Don't take my word for it, listen to this guy - Professor James Duane. He spells out succinctly how innocent people end up getting themselves falsely accused and convicted, just trying to help out.
“I AM saying that you shouldn’t talk to police - ever - outside the presence of an attorney.”
He makes a good point, but I don’t go that far. I’ve had better luck not staying silent. Having said that, I’ve traveled in Michigan with pepper spray that wasn’t approved for that state (which is a big deal if you’re caught - I read an article about it happening to someone) - luckily I never met the pigs there. But if I did, I wasn’t worried about it - STUPID ME. Moral of my story, if I’m in Texas, where I know the law, I will be respectful, to the point of permitting a search (if I have nothing to hide), if I’m out of state - new rules, GET A WARRANT. Obviously, I have something to hide or fear, of course get a warrant.
Thanks, useful information.
I have to agree with you on this. For reasons I won't go into again, but I have detailed in other posts.
Being innocent AND honest can net you a lot of aggravation, if not real trouble. It is instructive to always be aware that the police (even the honest ones) believe everyone is a liar. This means you and me.
I was set up by our short fat leftist female boss.
I worked for a company with about 300 employees where the boss knew I always carried a gun in my car, she hated it and me but there was nothing she could do. Then we were purchased by one of the largest banks in the US. First time some of the big wigs came to tour the site she asked me if I still had a gun in my car and of course I said yes.
Well the bank had a no gun in car policy and 3 weeks later I was fired. But it all turned out for the best. It took 6 mos but I found a much better job. Better yet 3 years later the fat leftist skank wrecked her car while drunk and it took 6 mos for her to die after endless operations and infections. She also lost her insurance coverage and lost everything she owned before she died.
So at the time I was very upset but everything worked out great in the end. Like my wife always says “Things happen for a reason”.
Not so, read this law: Conspiracy Against Rights
Now either "two or more persons" who "conspire to injure, oppress, threaten, or intimidate any person [...] in the free exercise or enjoyment of any right or privilege secured to him by the Constitution or laws of the United States, or because of his having so exercised the same" must be held to protect against just such scenario as you have posited, or there IS no rule of law.
>Is there a college or university anywhere in the U.S. that isn’t completely dominated by libs?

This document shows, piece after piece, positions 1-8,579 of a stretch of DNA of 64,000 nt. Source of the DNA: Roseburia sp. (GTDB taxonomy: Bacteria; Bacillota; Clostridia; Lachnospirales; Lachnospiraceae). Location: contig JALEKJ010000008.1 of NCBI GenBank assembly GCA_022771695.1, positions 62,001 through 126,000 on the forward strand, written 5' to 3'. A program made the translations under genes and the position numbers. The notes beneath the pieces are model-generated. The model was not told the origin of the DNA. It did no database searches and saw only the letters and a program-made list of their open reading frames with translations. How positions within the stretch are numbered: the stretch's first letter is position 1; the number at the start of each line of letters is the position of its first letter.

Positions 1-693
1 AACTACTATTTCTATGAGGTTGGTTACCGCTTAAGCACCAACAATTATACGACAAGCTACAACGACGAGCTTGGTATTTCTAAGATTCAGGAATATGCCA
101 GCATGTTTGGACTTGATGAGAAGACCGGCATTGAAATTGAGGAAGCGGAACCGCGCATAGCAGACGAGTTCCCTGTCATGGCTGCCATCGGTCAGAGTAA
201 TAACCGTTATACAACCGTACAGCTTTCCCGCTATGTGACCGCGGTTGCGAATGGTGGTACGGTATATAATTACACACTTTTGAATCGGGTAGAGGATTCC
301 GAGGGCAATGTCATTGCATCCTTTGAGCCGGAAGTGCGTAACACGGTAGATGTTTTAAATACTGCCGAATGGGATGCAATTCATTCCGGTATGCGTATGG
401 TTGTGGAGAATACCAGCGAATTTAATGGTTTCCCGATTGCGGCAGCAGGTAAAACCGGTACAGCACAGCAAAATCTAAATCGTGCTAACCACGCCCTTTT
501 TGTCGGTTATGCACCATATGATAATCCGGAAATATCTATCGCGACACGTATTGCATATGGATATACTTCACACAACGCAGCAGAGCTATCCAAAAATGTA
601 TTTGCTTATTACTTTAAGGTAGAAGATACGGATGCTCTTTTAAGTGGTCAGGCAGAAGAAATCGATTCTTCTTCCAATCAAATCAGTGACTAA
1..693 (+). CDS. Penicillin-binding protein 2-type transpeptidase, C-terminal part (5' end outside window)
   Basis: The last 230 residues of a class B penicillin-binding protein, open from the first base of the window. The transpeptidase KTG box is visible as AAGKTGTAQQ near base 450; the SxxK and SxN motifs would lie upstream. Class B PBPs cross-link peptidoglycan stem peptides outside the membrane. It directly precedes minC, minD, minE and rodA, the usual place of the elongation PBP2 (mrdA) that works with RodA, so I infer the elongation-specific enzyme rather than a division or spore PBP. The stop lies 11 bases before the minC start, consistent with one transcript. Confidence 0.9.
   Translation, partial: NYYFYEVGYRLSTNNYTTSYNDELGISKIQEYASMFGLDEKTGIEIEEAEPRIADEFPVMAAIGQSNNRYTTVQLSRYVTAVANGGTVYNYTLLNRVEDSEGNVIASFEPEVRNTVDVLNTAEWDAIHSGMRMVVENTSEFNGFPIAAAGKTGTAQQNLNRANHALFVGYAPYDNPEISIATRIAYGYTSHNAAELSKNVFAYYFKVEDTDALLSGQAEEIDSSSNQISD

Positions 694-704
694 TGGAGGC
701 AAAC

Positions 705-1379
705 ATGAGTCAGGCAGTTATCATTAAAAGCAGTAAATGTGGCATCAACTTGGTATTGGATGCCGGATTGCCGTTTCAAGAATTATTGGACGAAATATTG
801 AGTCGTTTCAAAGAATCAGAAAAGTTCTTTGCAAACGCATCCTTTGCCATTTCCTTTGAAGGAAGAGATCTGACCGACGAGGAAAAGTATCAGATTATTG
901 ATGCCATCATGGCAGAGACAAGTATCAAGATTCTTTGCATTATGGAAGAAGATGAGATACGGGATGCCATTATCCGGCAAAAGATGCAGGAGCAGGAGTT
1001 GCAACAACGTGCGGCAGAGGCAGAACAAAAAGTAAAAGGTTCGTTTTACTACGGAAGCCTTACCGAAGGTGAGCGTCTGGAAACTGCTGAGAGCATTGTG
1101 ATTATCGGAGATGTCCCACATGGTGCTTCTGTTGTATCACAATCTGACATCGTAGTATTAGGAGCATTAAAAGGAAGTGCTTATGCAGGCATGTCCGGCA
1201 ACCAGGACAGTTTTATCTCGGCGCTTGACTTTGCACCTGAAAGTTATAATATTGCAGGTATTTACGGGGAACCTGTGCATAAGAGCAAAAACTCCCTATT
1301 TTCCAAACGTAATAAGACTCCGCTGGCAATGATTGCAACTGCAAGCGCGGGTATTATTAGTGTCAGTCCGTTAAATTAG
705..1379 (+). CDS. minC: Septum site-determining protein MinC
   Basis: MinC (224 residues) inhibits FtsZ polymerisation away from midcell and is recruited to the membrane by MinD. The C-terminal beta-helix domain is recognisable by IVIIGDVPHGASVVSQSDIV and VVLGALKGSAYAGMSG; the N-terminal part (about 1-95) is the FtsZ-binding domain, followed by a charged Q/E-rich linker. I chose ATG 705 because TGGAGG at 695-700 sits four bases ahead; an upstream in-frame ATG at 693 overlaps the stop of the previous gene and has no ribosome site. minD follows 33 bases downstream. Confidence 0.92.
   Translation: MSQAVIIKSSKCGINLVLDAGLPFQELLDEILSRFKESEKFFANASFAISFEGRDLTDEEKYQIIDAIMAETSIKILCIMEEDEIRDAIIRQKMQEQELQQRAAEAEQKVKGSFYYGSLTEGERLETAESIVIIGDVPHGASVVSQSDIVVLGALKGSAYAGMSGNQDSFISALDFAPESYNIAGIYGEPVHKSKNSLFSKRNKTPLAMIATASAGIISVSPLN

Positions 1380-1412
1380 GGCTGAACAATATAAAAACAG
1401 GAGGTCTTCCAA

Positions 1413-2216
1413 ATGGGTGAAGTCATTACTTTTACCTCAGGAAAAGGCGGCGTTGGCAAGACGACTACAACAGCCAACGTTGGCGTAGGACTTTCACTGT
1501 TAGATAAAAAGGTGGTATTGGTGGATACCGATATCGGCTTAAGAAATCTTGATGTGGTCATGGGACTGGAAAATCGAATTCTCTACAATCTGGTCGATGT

The University of Hard Knocks...
which explains why they want so hard to assert that “X cannot be allowed to fail.”
Laughable rubbish. You have no “right” to a job, and your boss can fire you at any time for any reason or no reason at all, subject to the terms of the employment contract you both signed. He just can’t fire you for an illegal reason. This is well settled employment law in every at-will employment state. I’m sure this guy’s contract said that employment was conditional on him following the terms of the employee handbook, which forbade him from bringing a gun on property.
>He just cant fire you for an illegal reason.
And due to the law I showed you a firing for the mere possession of firearms COULD INDEED BE ILLEGAL... Especially if anyone other than the counter-signitory on your contract is involved OR if it is resultant of a policy put forth by a committee of more than one.
That’s what the literal word of the law I quoted you says.
>Im sure this guys contract said that employment was conditional on him following the terms of the employee handbook, which forbade him from bringing a gun on property.
And if more than one person was involved in the production of that handbook then it is a conspiracy against the rights secured by the United States Constitution, as per the law.
I didn’t make the law, but I can damn-sure use it to my advantage.
Feel free to believe what you will, but I think you’d have to be nuts to stake your job on such a gossamer thread of speculation.
What’s speculative about it?
You keep claiming “unless it’s illegal” and I have shown you a law that shows there is a VERY high probability the very exception you make [illegality] is indeed the case.
See paragraph 4 specifically...
Sorry for the bump of an old post.